The early game, where the human-faced dog could be distracted with a bone and the ghost of a girl who fell from a cliff soothed by returning her necklace, is in retrospect tone-setting and explanatory: the player spends the night alone restoring peace to spiritual inhabitants of the town and its surrounding wilderness. As the narrative escalates into the conflict between the “Mountain God” and “Centipede God,” the player’s actions take on a deeper meaning. The player establishes a boundary of purity protecting the prosperity of the town, and undertakes a pilgrimage to the mountain shrine, renewing a long-forgotten tradition. By doing both, the player resolves the tension between the two competing deities and propositions. This offers the player something likely denied to them in all other aspects of life — a profound sense of metaphysical agency.

The player is able to escape from the mountain with their sister. But because Yomawari is an unhappy game and the Mountain God remains shrewd, if not vengeful, he extracts a price in exchange for your sister’s safe return — the protagonists left eye. The trope sits comfortably with the speculation that “there are hints there existed people who lost a leg and an eye as a sacrifice in old rituals, according to hunters and lumberjacks, in a legend related to nature gods deified in the mountains,” and the applied eyepatch fits with the “Bandage(d) Babe” anime trope, which is “particularly well-entrenched as a moe [exaggerated neoteny and cuteness] trait in anime/manga circles [which] implies the need to be protected.” In one closing scene before the post-game, the protagonist is able to bid farewell to Poro’s spirit, who journeys north through the tunnel to the mountain. In the closing dialogue, we learn that even the domain of the centipede is under threat — downtown is due to be bulldozed and the shrine destroyed to make way for a shopping mall, replacing the spiritual with sterility.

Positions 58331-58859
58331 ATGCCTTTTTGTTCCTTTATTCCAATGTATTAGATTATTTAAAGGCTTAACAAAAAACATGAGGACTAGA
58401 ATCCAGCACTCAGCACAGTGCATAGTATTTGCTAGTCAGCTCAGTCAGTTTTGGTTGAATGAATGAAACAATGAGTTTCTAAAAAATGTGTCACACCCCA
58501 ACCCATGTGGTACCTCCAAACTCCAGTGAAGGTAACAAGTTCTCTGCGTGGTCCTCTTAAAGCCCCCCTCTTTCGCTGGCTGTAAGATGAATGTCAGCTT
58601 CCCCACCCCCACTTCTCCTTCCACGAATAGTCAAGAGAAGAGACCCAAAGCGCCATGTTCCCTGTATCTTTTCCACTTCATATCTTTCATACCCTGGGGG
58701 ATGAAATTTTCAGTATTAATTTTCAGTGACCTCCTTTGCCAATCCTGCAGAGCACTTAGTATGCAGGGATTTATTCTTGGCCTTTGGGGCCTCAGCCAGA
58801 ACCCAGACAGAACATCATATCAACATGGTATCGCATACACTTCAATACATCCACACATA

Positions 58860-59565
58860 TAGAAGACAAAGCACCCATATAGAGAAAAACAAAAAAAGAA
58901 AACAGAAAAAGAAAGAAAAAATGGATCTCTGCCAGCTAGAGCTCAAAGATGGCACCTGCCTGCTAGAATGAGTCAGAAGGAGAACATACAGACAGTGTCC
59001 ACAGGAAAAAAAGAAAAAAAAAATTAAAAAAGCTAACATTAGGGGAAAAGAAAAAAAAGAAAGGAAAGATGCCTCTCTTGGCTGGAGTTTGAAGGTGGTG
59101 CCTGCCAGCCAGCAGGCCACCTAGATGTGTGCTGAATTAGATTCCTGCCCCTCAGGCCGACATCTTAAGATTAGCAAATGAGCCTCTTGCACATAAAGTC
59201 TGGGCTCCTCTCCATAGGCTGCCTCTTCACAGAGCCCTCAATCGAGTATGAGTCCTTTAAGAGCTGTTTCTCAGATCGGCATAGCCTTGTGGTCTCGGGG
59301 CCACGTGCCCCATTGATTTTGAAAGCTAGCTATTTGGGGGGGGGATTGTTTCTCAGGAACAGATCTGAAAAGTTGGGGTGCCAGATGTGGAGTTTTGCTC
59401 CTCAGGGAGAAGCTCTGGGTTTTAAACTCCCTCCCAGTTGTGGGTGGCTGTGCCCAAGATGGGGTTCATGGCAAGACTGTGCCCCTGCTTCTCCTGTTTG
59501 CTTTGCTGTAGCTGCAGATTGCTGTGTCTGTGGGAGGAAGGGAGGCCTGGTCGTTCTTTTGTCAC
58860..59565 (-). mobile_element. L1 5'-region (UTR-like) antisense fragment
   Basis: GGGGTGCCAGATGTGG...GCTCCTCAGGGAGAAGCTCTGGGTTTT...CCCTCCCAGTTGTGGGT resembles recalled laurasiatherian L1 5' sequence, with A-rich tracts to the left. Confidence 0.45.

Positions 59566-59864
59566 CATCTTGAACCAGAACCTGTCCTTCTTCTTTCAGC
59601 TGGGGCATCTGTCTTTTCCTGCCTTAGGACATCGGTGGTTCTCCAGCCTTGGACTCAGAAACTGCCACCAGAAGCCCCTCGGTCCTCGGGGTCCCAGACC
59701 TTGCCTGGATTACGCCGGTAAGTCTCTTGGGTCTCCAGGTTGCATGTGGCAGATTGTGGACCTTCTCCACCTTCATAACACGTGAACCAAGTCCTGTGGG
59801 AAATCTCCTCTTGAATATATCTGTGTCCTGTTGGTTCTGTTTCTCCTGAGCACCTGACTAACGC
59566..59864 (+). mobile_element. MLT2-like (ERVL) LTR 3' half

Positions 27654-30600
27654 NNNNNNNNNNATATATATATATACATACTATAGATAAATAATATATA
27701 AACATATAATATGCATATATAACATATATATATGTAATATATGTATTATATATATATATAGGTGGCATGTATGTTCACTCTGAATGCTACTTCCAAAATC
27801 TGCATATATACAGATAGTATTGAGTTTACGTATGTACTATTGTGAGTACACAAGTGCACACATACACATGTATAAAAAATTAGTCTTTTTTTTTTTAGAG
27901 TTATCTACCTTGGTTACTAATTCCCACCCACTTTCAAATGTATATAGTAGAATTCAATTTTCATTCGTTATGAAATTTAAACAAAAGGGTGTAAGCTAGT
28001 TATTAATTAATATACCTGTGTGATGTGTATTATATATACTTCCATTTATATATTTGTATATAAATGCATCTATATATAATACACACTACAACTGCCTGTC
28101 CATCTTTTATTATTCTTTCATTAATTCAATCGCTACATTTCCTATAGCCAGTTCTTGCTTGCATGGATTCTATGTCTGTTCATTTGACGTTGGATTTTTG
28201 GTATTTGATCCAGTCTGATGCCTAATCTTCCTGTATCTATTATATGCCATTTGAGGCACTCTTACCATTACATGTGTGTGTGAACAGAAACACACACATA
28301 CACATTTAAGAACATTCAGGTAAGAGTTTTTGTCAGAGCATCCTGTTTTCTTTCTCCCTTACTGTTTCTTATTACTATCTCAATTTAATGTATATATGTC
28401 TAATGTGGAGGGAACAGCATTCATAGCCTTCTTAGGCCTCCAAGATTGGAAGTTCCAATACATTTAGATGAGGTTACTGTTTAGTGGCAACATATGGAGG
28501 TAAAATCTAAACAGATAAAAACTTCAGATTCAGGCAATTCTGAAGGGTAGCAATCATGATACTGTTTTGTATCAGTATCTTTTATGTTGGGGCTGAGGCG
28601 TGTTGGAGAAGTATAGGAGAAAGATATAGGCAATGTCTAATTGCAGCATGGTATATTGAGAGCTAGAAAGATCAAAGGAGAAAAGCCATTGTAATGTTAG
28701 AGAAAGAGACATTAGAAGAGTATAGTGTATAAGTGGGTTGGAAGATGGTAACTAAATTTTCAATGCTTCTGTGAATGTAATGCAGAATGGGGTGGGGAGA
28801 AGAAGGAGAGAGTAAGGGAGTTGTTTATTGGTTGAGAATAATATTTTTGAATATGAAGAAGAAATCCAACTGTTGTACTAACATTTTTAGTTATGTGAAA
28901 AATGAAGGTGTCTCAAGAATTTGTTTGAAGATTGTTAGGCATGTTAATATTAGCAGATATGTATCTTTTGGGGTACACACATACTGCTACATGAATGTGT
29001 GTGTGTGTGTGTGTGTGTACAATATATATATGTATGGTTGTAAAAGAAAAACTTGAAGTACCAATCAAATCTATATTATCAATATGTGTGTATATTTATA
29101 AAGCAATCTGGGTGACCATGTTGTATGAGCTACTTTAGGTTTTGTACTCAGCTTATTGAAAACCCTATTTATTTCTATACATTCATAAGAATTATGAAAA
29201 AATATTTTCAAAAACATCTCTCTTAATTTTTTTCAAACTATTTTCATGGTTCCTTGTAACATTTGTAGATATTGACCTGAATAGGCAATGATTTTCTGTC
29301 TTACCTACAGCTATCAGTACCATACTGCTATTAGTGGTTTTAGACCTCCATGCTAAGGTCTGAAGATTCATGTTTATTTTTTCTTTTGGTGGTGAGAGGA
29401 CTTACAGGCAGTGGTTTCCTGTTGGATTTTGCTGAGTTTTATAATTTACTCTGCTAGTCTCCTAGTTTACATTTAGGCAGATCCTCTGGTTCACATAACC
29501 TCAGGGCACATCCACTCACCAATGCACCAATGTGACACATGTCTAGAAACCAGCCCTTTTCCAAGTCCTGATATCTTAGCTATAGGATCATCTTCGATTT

I would suggest there is a comparative Japanese lack of sexual dimorphism in comparison to Europeans. They are more neotenous, with child-like features carrying on well into adulthood. This likely informs every aspect of Japanese culture, feeding into the fantastical unreality of their religious imagination, sexual mores, and dispensation (and fascination) with extreme brutality. Nearly all of these elements bleed into Yomawari. The pathologization of authoritarian Japanese masculinity, a direct consequence of the horrific closure of World War II, may have caused masculine strength and violence to be pushed outside of how Japanese men can acceptably conceive of themselves. This masculine metaphysical principle finds its ultimate expression in the concept of the Samurai — an invulnerable, cultivated and ornately-armored warrior animated by a Bushido spirit of loyalty, rendered completely immune to fear by a rigid belief in direct reincarnation (discussed more fitfully by Jonathan Bowden’s examination of Mishima). The “extreme tension” between “a belief in perfection and stylization [. . .] and the possibility of extreme violence” is subsumed and re-emerges as part of seemingly innocent and inoffensive pop culture media, the best examples of which nearly always pose some sort of existential question (I’m looking at you, Neon Genesis Evangelion), and Yomawari is but a contemporary example of how these two extremes are pulled together and interact at the heart of Japanese identity.